ethnopharmacology

2

A new friend came over the other day, the only person I know personally IRL who knows more about ethnobotany than I do. (Not that I know a lot, but finding local people with even that level of shared knowledge is difficult.) We ate/tasted/smoked a lot of things, between his collection and mine. Not to get high, but just to experience those different plant spirits, even if just in trace amounts. (Although I did take one toke of weed–one–and was blazed for *hours*. I think some people just radiate planty vibes that can potentiate the effects of drugs consumed in their presence, and this guy was definitely like that.) Anyway, like I said, we both have substantial stashes of various things we’ve either foraged or grown or ordered from South America, and traded some stuff. Here are some of his yopo seeds and some anadenanthera colubrina seed powder. I’ll post more about these later, after I do a bit more research and conduct a more formal bioassay.


Antimicrobial assays of three native British plants used in Anglo-Saxon medicine for wound healing formulations in 10th century England 

By Frances Watkins, Barbara Pendry, Alberto Sanchez-Medina, Olivia Corcoran

Journal of Ethnopharmacology, Volume 144, Issue 2 (2012)

Abstract

Ethnopharmacological relevance

Three important Anglo-Saxon medical texts from the 10th century contain herbal formulations for over 250 plant species, many of which have yet to be evaluated for their phytochemical and/or pharmacological properties. In this study, three native British plants were selected to determine antimicrobial activity relevant to treating bacterial infections and wounds.

Materials and methods

Several preparations of Agrimonia eupatoria L., Arctium minus (Hill) Bernh. and Potentilla reptans L. were screened for antimicrobial activity against selected Gram-positive and Gram-negative bacteria of relevance in wounds using a 96 well plate microdilution method (200, 40 and 8 μg/mL). Minimum inhibitory concentration (MIC) values were determined for the most potent extracts from 2 to 0.004 mg/mL and HPLC chromatograms examined by multivariate analysis. Principle components analysis (PCA) was used to identify chemical differences between antimicrobial activity of the crude extracts.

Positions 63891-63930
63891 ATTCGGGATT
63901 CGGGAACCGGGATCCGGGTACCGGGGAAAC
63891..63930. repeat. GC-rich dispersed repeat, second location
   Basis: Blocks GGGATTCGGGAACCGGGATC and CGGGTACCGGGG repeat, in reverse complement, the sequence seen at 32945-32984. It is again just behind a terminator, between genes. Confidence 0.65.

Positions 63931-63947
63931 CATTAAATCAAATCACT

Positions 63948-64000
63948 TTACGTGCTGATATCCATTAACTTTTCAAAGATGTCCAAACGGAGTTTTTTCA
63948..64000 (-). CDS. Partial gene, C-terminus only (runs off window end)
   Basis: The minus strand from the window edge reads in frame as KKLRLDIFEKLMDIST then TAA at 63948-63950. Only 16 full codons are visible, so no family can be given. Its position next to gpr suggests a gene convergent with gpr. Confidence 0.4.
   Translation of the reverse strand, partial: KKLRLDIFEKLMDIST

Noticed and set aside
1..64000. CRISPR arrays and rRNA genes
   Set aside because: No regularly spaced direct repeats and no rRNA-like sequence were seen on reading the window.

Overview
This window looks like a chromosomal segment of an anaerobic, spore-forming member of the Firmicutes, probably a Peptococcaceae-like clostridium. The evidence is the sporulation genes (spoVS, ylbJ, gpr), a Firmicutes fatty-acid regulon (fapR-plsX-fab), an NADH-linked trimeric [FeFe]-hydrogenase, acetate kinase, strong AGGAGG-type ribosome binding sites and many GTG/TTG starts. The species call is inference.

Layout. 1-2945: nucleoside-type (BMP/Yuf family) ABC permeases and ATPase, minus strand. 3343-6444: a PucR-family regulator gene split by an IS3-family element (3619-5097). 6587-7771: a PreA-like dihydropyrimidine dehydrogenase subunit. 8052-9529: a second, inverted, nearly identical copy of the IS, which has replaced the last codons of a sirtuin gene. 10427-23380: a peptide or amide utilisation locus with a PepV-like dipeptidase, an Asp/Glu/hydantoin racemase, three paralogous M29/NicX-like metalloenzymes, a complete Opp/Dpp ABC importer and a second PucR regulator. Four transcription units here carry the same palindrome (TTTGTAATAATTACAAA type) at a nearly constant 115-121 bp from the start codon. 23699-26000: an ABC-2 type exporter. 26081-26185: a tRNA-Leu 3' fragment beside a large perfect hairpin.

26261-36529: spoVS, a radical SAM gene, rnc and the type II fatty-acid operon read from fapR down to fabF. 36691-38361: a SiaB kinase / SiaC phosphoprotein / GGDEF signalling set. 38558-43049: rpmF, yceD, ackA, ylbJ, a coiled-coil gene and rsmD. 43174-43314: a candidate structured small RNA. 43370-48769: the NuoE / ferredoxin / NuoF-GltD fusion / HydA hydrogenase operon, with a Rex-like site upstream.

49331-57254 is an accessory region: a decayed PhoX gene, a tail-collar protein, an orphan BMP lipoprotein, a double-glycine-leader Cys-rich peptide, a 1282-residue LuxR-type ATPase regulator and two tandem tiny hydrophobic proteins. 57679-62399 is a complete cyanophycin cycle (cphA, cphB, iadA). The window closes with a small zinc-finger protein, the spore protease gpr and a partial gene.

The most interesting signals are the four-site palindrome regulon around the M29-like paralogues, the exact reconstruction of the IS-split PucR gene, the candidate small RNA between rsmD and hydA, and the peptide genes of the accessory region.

Results

The HPLC–PCA score plots attributed HPLC peaks to the antimicrobial activity with all three plants inhibiting growth of Gram-positive Staphylococcus aureus by >50% in four or more extracts. The first two principal components (PC) represented 87% of the dataset variance. The P. reptans 75% ethanol root extract exhibited the greatest range of activity with MIC50 at 31.25 μg/mL to a total MIC that was also the minimum bactericidal concentration (MBC) at 1 mg/mL. Additionally, the root of P. reptans, inhibited growth of Gram-negative bacteria with the 75% ethanol extract having a MIC50 at 1 mg/mL against Pseudomonas aeruginosaand the decoction a MIC50 at 3.9 μg/mL against Escherichia coli.

Conclusions

The results indicate a moderate antimicrobial activity against common wound pathogens for P. reptanssuggesting it may well have been effective for treating wound and bacterial infections. Anglo-Saxon literary heritage may provide a credible basis for researching new antimicrobial formulations. Our approach encompassing advanced analytical technologies and chemometric models paves the way for systematic investigation of Anglo-Saxon medical literature for further therapeutic indications to uncover knowledge of native British plants, some of which are currently lost to modern Western herbal medicine.

Click here to read this article from the University of East London

See also this shorter article about this finding